Did You know?

  1. The first person to request the freedom of all slaves in America was a Muslim.
  2. Muslims fought in many of the early wars.
  3. Muslims were known to live in at least 7 of the 13 original colonies, including Connecticut, New York, Massachusetts, Maryland, South Carolina, North Carolina, and Georgia.
  4. The early American Muslims have contributed many Arabic words found in English today, such as, admiral, algebra, atlas, banana, cable, camel, checkmate, coffee, cotton, jasmine, lemon, magazine, mask, rice, sofa, sugar, syrup, and zero to name a few.
  5. Columbus was not the first adventurer to travel from Europe to the Americas. Around 986 AD, Moors (people from North Africa) crossed the Atlantic Ocean in ships, bringing back with them people from the new world.

Sadly, the impact of Black, African, and Muslim cultures on world history is often neglected in historical discourse. There are pages of history which tend to get ripped out.

Towards Contribution & Leadership

While, it could be argued that faith in today’s secular world is receding to the private quarters, North American Islam is manifesting itself as an urban phenomenon. Dr. Tariq Ramadan, a professor of Philosophy at the College of Geneva, in his monumental study, To be a European Muslim, reminds us of our role and responsibility in the secular context today. He explains:

At this time of globalisation and internationalisation, when all nations are subject to a new world order which denies or forgets God,…based on an exclusive economic logic, Muslims are facing the same responsibilities… Assertive and confident, they have to remind people around them of God, of spirituality and, regarding social affairs, to work for values and ethics, justice and solidarity. They do not forget their environment but, on the contrary, once in security, they should influence it in positive way.[vi]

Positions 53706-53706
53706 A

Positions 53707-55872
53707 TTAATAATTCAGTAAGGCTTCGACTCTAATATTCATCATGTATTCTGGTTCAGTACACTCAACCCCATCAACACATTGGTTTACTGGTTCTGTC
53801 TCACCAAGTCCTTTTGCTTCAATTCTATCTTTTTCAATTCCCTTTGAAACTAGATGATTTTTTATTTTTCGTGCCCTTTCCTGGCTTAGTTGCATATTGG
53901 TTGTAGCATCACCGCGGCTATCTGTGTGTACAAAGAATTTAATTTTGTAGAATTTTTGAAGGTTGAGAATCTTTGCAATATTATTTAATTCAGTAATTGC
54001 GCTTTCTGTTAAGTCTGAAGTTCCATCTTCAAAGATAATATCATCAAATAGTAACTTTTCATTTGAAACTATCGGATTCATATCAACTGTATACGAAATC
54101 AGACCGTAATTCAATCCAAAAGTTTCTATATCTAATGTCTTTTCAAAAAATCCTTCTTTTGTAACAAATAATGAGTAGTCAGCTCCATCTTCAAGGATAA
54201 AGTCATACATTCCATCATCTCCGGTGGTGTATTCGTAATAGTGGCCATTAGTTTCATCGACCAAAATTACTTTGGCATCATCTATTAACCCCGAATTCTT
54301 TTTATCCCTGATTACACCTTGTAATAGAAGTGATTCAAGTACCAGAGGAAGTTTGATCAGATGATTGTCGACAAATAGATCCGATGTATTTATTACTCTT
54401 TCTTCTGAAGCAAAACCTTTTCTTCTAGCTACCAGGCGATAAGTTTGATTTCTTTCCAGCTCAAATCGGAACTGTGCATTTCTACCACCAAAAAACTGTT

Contemporary North American Muslims possess a rich seven-century old legacy of dedication, activism, community empowerment, justice, peace, and tolerance, inherited from their Muslim forefathers in this land. They must now change their outlook from the reality of “protection” alone to that of an authentic “contribution” to the society. It is at this unique juncture of Islamic history, constituting the largest and most diverse Muslim minority that we need to study the contribution of African American Muslims as the models that produced the great leaders we long for today.


[i] Amir Nashid Ali Muhammad, Muslims in America: Seven Centuries of History, (Beltsville, MD: Amana Publications, 1998), 11.
[ii] A. Muhammad, Muslims in America xi.
[iii] A. Muhammad, Muslims in America, xiii.
[iv] A. Muhammad, Muslims in America, xi.
[v] The McGill Daily, Issue 46.
[vi] Tariq Ramadan, To Be A European Muslim(Markfield, Leicester: The Islamic Foundation, 1999), 144-145.

Also Re-published in The Muslim Voice (University of Toronto MSA)